The epic plains and arid deserts of Central Asia have witnessed some of the greatest migrations. This work charts the 3000-year drama of Scythians and Sarmatians; Soviets and transcontinental Silk Roads; trade routes and the transmission of ideas across the steppes; and, the breathless and brutal conquests of Alexander the Great and Chinghiz Khan.
Christoph Baumer - a leading explorer and historian of Central Asia, Tibet and China - has written several well-received books in the fields of history, religion, archaeology and travel. These include The Church of the East: An Illustrated History of Assyrian Christianity (2006), Traces in the Desert: Journeys of Discovery across Central Asia (2008) and China's Holy Mountain: An Illustrated Journey into the Heart of Buddhism (2011), all published by I.B.Tauris. Dr Baumer is President of the Society for the Exploration of EurAsia and a member of the Explorer's Club, New York, and the Royal Asiatic Society and the Royal Geographical Society, London.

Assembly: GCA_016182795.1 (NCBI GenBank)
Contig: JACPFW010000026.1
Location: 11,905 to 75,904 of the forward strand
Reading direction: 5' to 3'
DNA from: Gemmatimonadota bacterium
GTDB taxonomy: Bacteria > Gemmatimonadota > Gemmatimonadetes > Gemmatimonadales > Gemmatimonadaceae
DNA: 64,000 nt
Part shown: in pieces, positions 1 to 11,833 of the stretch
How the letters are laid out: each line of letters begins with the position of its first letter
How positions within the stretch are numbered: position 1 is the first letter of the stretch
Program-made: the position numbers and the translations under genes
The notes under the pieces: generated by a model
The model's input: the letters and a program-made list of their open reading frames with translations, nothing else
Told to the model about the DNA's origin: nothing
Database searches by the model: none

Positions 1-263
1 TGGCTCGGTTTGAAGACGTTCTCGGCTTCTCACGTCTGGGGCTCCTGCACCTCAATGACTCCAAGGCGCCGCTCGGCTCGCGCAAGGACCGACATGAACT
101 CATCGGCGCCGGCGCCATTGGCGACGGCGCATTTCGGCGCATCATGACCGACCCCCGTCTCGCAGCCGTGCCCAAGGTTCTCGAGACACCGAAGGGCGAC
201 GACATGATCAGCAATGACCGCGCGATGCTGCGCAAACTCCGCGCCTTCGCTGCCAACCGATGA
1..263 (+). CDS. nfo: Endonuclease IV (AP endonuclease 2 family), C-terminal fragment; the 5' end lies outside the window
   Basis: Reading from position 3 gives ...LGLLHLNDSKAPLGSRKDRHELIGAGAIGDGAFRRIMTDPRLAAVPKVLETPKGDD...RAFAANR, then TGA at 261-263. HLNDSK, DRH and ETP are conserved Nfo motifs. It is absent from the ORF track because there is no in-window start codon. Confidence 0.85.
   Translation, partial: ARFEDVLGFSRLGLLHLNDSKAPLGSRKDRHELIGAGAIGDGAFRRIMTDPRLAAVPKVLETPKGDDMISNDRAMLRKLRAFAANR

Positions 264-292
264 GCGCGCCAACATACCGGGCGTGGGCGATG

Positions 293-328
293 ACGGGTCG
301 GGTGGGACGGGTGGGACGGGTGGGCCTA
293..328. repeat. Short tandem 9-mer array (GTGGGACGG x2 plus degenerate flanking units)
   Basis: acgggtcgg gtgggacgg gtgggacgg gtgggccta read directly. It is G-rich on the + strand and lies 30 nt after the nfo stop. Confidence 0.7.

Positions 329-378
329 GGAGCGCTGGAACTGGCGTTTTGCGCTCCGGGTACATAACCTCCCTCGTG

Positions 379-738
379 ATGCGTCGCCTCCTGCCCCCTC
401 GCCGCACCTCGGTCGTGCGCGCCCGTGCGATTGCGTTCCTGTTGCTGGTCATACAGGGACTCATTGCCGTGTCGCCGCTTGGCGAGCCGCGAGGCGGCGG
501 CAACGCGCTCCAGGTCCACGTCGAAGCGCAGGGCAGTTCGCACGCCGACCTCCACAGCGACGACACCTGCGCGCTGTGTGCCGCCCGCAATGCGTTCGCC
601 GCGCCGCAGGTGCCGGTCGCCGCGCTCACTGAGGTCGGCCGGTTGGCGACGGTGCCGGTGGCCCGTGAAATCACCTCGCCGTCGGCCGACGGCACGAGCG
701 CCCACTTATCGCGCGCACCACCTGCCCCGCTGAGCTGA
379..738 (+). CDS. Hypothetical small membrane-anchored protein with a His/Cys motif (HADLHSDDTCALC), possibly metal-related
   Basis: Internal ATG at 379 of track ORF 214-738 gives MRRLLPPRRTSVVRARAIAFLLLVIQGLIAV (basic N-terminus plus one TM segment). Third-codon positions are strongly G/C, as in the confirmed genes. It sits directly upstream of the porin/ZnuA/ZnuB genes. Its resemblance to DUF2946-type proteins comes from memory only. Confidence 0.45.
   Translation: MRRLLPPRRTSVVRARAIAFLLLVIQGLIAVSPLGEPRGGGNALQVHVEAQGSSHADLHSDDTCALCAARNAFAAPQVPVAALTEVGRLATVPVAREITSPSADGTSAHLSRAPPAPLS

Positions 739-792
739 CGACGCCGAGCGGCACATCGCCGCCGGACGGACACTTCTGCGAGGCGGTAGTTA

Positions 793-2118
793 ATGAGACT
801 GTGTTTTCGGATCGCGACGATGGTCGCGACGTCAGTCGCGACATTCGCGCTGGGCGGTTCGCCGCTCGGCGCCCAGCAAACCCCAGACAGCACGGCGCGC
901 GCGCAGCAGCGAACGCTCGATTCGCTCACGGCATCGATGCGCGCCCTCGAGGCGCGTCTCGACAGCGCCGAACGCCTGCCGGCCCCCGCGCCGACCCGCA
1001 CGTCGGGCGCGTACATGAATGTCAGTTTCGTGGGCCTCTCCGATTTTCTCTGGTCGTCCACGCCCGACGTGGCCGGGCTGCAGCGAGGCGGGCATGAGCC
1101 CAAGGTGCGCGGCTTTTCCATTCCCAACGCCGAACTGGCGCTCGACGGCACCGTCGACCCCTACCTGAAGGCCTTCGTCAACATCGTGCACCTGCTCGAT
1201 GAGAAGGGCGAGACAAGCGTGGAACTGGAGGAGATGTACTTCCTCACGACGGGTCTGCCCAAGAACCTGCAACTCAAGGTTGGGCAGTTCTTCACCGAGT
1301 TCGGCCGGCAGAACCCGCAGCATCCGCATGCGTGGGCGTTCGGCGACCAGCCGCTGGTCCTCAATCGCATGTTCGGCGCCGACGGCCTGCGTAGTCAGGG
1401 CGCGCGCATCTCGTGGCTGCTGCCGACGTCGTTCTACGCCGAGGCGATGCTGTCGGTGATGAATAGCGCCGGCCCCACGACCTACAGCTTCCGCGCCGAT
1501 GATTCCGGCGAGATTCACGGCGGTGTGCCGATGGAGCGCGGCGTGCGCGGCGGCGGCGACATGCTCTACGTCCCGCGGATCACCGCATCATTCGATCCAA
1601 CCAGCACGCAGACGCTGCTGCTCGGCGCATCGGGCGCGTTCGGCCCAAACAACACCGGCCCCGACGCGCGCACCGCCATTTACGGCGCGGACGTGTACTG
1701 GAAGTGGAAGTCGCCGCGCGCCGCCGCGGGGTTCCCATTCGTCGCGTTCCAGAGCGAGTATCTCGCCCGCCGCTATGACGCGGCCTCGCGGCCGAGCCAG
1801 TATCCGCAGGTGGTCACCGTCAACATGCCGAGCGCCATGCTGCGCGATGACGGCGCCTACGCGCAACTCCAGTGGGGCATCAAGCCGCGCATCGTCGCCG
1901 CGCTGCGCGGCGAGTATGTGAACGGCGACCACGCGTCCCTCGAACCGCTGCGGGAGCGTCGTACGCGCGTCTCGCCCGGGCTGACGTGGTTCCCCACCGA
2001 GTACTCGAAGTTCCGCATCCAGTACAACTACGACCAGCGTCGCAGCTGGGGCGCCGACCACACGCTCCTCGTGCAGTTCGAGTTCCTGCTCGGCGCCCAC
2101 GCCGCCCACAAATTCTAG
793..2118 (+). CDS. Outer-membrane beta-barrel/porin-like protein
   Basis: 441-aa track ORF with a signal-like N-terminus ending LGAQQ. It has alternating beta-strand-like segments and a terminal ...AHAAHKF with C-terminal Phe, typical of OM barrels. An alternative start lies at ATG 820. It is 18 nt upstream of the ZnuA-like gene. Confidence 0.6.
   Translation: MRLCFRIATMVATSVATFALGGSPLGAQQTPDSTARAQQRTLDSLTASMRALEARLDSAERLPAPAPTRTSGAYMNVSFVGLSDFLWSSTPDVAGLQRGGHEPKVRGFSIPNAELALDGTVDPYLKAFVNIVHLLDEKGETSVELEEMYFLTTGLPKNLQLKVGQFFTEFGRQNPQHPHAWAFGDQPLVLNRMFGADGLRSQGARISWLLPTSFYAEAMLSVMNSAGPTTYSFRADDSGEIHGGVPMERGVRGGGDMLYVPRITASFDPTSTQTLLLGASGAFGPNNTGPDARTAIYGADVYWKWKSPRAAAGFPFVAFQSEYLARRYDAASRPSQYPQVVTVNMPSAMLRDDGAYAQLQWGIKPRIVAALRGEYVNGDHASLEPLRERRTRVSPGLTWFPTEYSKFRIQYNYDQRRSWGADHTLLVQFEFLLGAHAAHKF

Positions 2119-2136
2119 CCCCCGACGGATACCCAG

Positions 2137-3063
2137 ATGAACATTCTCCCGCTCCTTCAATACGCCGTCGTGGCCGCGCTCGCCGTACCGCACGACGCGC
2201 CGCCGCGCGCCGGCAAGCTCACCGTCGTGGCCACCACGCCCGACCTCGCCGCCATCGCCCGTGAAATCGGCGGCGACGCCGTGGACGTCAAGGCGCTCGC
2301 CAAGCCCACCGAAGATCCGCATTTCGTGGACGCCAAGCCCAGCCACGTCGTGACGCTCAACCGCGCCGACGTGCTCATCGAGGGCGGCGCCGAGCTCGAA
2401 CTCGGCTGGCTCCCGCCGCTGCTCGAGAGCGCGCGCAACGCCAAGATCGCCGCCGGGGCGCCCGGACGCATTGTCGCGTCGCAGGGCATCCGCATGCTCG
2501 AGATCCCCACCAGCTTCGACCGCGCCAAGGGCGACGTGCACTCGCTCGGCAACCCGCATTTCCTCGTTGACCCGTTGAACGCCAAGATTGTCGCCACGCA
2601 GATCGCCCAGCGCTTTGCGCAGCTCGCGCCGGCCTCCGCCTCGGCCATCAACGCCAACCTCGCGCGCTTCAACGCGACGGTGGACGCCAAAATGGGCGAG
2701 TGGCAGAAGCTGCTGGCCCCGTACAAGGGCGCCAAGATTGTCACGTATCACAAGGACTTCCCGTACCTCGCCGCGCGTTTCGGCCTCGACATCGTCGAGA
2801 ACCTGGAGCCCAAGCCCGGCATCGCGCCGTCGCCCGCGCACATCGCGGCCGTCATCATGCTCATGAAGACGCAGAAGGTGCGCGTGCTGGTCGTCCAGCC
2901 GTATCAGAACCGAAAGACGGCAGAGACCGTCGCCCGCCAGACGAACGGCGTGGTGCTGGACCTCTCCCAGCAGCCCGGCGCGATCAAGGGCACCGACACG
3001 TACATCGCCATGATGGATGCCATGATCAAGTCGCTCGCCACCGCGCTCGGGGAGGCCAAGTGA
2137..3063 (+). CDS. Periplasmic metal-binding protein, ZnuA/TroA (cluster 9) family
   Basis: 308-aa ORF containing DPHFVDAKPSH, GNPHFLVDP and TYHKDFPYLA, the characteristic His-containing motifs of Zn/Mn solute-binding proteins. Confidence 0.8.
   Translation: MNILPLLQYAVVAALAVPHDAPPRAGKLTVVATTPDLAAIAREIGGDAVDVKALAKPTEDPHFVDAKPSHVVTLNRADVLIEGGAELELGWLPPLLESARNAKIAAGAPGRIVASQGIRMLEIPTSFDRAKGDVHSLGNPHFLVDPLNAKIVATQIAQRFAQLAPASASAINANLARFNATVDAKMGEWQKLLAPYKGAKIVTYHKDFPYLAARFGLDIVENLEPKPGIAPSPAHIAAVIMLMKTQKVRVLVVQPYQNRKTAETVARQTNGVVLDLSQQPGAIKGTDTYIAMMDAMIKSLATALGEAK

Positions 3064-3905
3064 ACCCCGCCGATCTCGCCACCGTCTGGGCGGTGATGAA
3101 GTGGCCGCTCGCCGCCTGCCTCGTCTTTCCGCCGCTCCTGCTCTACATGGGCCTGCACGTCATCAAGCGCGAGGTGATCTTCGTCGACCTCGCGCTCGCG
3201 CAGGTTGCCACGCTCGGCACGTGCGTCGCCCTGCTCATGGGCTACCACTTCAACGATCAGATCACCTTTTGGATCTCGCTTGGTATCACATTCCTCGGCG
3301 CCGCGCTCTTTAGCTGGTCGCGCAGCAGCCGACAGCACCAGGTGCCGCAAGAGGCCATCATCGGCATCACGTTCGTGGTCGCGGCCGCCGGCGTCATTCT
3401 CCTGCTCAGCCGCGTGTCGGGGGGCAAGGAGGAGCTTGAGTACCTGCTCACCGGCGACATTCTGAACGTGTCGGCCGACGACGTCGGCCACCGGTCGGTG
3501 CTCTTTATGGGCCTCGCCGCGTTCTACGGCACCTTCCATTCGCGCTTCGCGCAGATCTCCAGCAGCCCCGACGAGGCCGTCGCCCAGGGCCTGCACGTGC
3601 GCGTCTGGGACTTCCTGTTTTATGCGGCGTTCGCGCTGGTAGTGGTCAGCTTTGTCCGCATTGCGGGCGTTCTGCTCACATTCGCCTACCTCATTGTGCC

'This, in my judgment, is a most impressive book. Dr Baumer has a wide-ranging knowledge of his subject, an extensive on-the-ground acquaintance with Central Asia itself, and an ability to convey that knowledge in a most interesting and comprehensible way. He has a gift for the striking observation. For example, he remarks on a curious parallel between a Central Asian story about a hero's sword having to be thrown into the sea and the rather similar tale about Excalibur, commenting that this is perhaps not merely coincidence: might it have something to do with the Sarmatian soldiers sent by Marcus Aurelius to guard Hadrian's Wall? Another excellent idea is the periodic insertion of "excursuses", on such topics as Roy Chapman Andrews the "dinosaur hunter", the Siberian collections of Peter the Great, and the Amazons. No history of Central Asia, or indeed of anywhere else, can ultimately claim to be "complete". But this one is certainly very comprehensive indeed, far more so than any other recent work of which I am aware. The publication of this volume, and of its successors too, seems to me to be a very valuable enterprise indeed.' - David Morgan, Professor Emeritus of History, University of Wisconsin-Madison, and author of The Mongols.